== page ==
He was certainly on the radar well before it, but Cole Perfetti created some major noise throughout the scouting — and broader hockey community — with an incredible eight-goal, 12-point performance for Canada at the 2019 Hlinka Gretzky Cup.
Perfetti came into the tournament as an already highly touted prospect, slotted at No. 8 in Future Considerations’ Preliminary ranking for the 2020 NHL Draft — the second-highest ranked Ontario Hockey League skater.
Perfetti’s performance at the Hlinka isn’t simply a hot streak over the course of a short tournament. He scored 37 goals and 74 points for Saginaw in his rookie campaign; an impressive feat for a player who was just 16 for nearly half of those games. The No. 5 pick in the 2018 OHL Priority Selection has consistently proven to be a high-end talent through his entire career to this point and it doesn’t look like he will be slowing down any time soon.
So who is Cole Perfetti?
What is he good at?
What are some of the things he needs to improve on over this season to improve his draft stock?
Future Considerations’ head Eastern scout Dylan Galloway takes a look:
Without a doubt, Perfetti’s greatest skill is goal scoring, mostly due to him owning one of the best shots among 2020 eligibles. A number of things make Perfetti a reliable scorer, but first and foremost, it’s his accuracy with the puck and ability to get it up high quickly in tight. In addition to his shot’s accuracy, Perfetti displays an innate sense of a goalie’s weak spot and can pick a netminder apart in a number of different ways.
This was best displayed when Canada played Sweden at Hlinka where Perfetti scored five times.
This shootout goal displays all of these skills Perfetti has when coming in on the goalie.
On this goal, he comes in with good speed and offers a head fake to get the goalie to bite left. The goalie ends up following, but opens up his five-hole, allowing Perfetti to neatly slide the puck past him. This is an excellent read of the goalie as well as a good display of puck work. His soft hands and smooth puck handling make it look so easy and simple to gently slide the puck past the goalie.
These goals from Perfetti show how adept he is at reading a goaltender on the fly, as well as the number of different ways he can score. The puck gets off his stick in a flash and he also shows off that release on both the forehand and backhand.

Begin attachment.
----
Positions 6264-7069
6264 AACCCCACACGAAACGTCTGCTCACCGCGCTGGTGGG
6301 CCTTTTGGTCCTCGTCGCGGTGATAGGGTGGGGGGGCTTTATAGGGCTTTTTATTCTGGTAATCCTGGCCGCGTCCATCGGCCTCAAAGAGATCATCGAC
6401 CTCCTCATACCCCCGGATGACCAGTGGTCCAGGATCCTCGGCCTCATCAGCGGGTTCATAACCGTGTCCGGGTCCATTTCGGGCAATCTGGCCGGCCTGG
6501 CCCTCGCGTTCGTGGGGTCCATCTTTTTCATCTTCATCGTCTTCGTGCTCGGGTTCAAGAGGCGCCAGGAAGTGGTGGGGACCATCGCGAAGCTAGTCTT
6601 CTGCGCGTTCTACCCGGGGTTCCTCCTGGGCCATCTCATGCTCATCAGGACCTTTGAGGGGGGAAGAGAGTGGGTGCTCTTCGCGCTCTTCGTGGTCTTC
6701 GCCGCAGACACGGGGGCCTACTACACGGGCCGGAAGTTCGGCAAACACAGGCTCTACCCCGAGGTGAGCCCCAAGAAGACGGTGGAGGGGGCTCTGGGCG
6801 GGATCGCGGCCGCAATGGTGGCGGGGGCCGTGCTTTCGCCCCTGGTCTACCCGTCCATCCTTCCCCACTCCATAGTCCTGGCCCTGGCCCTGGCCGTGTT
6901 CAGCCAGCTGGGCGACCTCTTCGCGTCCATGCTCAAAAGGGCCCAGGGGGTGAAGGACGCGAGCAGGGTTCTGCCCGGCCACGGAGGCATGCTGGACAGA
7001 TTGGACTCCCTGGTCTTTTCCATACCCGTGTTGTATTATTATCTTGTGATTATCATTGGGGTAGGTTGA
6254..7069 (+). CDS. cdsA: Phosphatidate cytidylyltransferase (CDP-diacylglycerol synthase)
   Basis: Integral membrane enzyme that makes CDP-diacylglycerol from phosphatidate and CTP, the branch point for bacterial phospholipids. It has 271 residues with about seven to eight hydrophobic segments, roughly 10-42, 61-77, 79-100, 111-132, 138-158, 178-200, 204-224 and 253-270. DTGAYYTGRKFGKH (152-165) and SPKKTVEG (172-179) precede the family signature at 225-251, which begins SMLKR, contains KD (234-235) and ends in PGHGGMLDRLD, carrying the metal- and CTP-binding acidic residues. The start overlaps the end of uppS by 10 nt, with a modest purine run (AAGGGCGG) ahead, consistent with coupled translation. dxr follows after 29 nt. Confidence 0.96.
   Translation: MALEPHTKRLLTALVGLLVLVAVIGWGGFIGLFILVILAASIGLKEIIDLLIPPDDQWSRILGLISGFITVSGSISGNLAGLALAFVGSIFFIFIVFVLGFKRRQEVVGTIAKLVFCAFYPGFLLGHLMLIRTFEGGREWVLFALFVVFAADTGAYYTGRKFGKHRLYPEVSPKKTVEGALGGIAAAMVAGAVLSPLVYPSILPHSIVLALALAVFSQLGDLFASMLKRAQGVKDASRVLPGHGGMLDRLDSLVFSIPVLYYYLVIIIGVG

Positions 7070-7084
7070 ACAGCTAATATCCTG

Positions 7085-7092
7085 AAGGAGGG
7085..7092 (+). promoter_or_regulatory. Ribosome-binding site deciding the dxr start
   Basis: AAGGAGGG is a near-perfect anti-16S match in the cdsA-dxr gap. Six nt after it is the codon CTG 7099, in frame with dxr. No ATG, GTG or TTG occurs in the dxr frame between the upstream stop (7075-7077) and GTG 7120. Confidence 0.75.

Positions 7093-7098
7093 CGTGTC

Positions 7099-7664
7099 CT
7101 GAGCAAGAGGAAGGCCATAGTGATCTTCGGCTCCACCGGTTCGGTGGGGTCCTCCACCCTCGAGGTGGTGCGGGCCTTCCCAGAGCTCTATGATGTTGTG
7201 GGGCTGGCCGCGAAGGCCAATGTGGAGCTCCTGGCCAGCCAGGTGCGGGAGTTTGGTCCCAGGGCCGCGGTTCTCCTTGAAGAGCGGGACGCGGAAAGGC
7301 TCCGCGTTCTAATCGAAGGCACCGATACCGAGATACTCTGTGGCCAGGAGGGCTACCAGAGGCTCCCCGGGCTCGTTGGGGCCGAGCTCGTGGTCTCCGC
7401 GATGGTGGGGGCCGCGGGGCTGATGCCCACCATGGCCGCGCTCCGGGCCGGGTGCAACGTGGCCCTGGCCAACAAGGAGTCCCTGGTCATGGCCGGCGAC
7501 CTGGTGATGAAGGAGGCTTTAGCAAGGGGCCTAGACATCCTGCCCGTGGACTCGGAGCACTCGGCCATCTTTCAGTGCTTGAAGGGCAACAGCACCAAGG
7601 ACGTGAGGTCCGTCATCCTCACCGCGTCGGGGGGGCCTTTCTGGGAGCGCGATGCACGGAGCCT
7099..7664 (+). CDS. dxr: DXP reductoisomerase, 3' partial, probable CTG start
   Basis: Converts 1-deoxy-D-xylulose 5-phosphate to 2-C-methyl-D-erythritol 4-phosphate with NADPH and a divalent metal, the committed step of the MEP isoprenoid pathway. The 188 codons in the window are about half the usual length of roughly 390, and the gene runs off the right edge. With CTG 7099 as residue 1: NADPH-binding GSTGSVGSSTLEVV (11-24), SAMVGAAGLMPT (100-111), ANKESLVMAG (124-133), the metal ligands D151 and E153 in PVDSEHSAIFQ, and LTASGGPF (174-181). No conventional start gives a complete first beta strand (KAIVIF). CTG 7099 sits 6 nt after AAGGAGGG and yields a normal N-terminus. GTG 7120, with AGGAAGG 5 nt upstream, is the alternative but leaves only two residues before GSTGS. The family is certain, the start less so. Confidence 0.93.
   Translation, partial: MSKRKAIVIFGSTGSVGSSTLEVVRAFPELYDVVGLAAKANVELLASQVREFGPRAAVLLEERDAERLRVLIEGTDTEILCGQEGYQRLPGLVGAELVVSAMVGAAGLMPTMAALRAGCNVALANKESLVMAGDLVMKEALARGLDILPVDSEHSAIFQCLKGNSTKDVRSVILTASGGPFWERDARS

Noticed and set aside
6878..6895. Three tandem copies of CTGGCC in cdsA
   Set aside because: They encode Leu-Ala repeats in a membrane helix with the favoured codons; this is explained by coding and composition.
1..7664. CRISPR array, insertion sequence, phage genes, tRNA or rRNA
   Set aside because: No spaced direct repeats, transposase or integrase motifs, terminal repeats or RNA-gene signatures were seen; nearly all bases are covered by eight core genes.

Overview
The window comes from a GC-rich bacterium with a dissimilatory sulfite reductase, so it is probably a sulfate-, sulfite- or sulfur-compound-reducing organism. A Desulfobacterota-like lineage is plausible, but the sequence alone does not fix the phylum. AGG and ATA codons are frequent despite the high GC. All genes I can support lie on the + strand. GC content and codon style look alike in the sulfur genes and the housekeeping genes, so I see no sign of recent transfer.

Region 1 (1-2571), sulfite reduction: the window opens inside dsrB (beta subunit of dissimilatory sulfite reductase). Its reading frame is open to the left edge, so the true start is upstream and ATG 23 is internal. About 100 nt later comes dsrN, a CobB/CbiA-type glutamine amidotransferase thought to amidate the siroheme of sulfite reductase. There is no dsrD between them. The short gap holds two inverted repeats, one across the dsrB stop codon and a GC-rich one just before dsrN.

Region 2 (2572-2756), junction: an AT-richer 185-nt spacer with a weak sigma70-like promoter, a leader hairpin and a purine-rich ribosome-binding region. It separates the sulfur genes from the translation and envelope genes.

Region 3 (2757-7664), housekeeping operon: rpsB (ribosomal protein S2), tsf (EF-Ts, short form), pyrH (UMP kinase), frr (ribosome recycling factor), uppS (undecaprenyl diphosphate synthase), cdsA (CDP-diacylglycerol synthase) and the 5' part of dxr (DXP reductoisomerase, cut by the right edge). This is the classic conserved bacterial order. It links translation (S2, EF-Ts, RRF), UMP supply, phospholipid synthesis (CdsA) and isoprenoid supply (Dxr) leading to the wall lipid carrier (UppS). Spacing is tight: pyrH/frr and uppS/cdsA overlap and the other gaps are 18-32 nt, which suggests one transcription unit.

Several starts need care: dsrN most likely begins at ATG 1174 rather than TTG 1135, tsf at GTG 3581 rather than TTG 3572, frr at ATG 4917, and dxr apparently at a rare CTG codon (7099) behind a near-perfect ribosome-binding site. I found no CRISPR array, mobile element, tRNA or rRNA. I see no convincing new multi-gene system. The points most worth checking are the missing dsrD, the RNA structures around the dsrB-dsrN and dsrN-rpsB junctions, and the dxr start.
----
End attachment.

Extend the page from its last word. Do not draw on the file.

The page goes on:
The other thing that makes Perfetti an elite goal scorer, and potentially one of the reasons he might sneak his way into that top tier of prospects in the 2020 NHL Draft, is his ability to get himself and the puck to the middle of ice.
Here is a heat map of all of Perfetti’s shots and goals at both five-on-five and on the power play in his D-1 season with Saginaw.
Virtually all of his shots at even strength come from the home plate section of the ice, with the biggest cluster being right in the slot and goal mouth.
This is, in addition to his 22 per cent shooting rate, evidence of an elite goal scorer. At the next level he will have a much harder time getting to this area of the ice due to better competition, however this skill of getting to the middle of the ice is one of the most key pieces to becoming a reliable goal scorer.
Though Perfetti’s shooting percentage is high, at 22 per cent, it’s also possible that he will routinely be a higher percentage shooter thanks to his NHL calibre shot. Perfetti attacks the net with excellent speed and agility that he really forces the netminder to show their weak spots, and he’s fast enough to capitalize on those instances. The puck comes off his stick and elevates so quickly, it’s hard for goalies to seal off the amount of net they are used to when dealing with the ‘average’ shooter.
Perfetti is prolific at scoring goals, but that doesn’t mean he isn’t also a highly adept playmaker as well.
On this power play, Perfetti completes three passes, creates time and space for himself and his teammates by drawing opponents to himself and forcing them out of position, and then gets back into position for the next attempt.
In the above clip, like a shark toying with his food, you can see Perfetti constantly watching and feeding off of the lanes he’s being given by his opponents.
As he slides down through the middle of the ice his line to the net is cut off and he smartly circles back. He then uses his defender as a bumper at the blue line to generate speed, pulling opponents to his position when he gets the puck back on his stick, immediately recognizing his teammate has been left alone at the side of the crease.